Astus wrote:Actually Zen itself has a huge literature that can be used just like other sutras and treatises.
The Indic literature, however, is far more consistent and coherent.
Chinese Chan literature is often quite vague and requires extensive interpretation. Just reading it literally, it makes little to no sense without understanding all the symbolism and allusions. As a form of literary study it is rewarding, but I don't see it providing much insight into the workings of the mind and reality. Someone might argue otherwise, but I'm just stating my opinion on the matter.
I like early Chan literature (the Tang Dynasty treatises attributed to Bodhidharma and the Seven Gate Treatise
for instance), but I don't see much value in Chan records of patriarchs, which forms the bulk of Chan literature, and gong'an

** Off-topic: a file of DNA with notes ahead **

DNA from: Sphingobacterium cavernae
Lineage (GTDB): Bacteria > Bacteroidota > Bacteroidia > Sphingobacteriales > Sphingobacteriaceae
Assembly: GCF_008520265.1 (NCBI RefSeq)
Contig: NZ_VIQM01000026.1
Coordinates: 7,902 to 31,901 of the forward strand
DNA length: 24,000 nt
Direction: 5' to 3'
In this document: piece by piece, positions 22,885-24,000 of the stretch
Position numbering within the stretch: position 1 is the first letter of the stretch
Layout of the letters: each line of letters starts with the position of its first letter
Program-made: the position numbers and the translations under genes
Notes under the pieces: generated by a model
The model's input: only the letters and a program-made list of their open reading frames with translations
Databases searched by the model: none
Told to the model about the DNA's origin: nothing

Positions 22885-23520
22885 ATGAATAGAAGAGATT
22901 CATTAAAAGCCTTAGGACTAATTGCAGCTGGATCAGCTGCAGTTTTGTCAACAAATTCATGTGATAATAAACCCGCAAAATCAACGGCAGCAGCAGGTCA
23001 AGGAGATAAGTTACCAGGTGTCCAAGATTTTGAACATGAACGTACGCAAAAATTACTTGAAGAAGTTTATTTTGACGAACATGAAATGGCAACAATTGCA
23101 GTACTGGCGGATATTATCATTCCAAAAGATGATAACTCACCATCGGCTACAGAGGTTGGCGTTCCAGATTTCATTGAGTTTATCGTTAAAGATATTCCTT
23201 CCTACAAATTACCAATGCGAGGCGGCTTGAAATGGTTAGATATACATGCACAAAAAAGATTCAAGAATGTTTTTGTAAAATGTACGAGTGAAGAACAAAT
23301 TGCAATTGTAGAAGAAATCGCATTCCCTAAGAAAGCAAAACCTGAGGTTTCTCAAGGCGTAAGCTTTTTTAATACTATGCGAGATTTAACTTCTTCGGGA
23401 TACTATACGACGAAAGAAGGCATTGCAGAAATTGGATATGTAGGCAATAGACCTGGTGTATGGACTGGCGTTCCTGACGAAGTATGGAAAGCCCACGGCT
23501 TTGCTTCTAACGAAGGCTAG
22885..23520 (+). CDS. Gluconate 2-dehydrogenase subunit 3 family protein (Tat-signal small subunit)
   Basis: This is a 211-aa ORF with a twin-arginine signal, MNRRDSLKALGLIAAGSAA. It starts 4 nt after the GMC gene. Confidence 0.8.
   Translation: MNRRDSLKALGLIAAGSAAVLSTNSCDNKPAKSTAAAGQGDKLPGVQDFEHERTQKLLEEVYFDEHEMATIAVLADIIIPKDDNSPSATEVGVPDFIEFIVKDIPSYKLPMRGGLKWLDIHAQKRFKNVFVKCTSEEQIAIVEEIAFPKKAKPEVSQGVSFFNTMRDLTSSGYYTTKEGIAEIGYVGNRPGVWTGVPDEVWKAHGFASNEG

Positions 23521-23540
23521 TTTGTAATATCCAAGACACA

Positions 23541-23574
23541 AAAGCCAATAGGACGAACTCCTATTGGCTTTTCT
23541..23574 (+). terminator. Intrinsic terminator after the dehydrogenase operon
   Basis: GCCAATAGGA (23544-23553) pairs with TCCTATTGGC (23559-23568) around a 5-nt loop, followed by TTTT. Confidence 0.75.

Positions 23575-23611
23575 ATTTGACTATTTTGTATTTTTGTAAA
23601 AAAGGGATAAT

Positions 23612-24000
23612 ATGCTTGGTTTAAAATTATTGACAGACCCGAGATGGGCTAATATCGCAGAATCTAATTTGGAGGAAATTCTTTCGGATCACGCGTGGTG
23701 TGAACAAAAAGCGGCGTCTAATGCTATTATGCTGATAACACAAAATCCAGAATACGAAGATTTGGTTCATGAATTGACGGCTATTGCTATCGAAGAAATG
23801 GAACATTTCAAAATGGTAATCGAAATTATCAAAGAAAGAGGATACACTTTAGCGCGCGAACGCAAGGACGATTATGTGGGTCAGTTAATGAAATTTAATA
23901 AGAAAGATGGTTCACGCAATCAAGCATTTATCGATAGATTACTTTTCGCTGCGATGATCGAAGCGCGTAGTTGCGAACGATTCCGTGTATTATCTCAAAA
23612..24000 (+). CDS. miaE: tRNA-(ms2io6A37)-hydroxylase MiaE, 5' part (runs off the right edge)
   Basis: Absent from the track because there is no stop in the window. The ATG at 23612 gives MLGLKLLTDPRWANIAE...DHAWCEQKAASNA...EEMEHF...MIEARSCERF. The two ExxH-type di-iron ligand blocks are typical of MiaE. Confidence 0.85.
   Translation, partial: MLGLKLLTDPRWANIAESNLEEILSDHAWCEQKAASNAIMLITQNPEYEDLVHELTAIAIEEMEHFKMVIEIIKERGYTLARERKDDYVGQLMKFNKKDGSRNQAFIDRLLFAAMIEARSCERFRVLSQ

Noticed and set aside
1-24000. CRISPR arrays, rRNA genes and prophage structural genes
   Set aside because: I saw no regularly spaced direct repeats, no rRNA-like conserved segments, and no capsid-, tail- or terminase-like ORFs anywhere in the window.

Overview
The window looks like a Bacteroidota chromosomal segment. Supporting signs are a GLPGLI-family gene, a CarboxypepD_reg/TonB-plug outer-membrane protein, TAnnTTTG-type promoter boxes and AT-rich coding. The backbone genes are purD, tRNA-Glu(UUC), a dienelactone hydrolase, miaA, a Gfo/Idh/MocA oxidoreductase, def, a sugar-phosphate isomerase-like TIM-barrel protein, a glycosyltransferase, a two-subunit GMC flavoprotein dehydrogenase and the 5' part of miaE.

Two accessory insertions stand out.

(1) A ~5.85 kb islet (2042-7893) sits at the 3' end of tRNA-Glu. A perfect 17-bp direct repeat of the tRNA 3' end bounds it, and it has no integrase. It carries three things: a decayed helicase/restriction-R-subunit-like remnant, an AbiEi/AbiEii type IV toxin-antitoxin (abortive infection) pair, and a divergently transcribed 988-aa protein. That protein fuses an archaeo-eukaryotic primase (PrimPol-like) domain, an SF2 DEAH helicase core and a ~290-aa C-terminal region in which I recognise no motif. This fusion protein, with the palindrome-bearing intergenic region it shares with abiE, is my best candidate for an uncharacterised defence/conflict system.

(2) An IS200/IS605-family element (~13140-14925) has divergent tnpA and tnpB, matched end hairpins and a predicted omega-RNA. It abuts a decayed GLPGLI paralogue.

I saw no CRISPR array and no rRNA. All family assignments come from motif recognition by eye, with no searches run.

. After taking courses on it and even translating it, I've come to have a low opinion of it. Huayan, Tiantai, Sanlun and so on produced far more readable and logical works, perhaps because they were looking to emulate their Indian counterparts.
With Indic literature you often just need to understand the technical vocabulary and it is fairly straightforward after that. Abhidharma and śāstra can be terse, but it is logical and coherent. If something doesn't immediately make sense, you can be assured it is not a puzzle or paradox. The authors normally had a meaning they wished to convey and as such there should be a coherent meaning to be understood.
With Chan literature you can often read it any number of ways and come to an intuitive, personal interpretation. This might explain the success of such literature in English translation as compared to, say, Abhidharma. The latter demands more intellectual rigour, which in a climate of anti-intellectualism that is so common amongst western Buddhists, will often not be encouraged.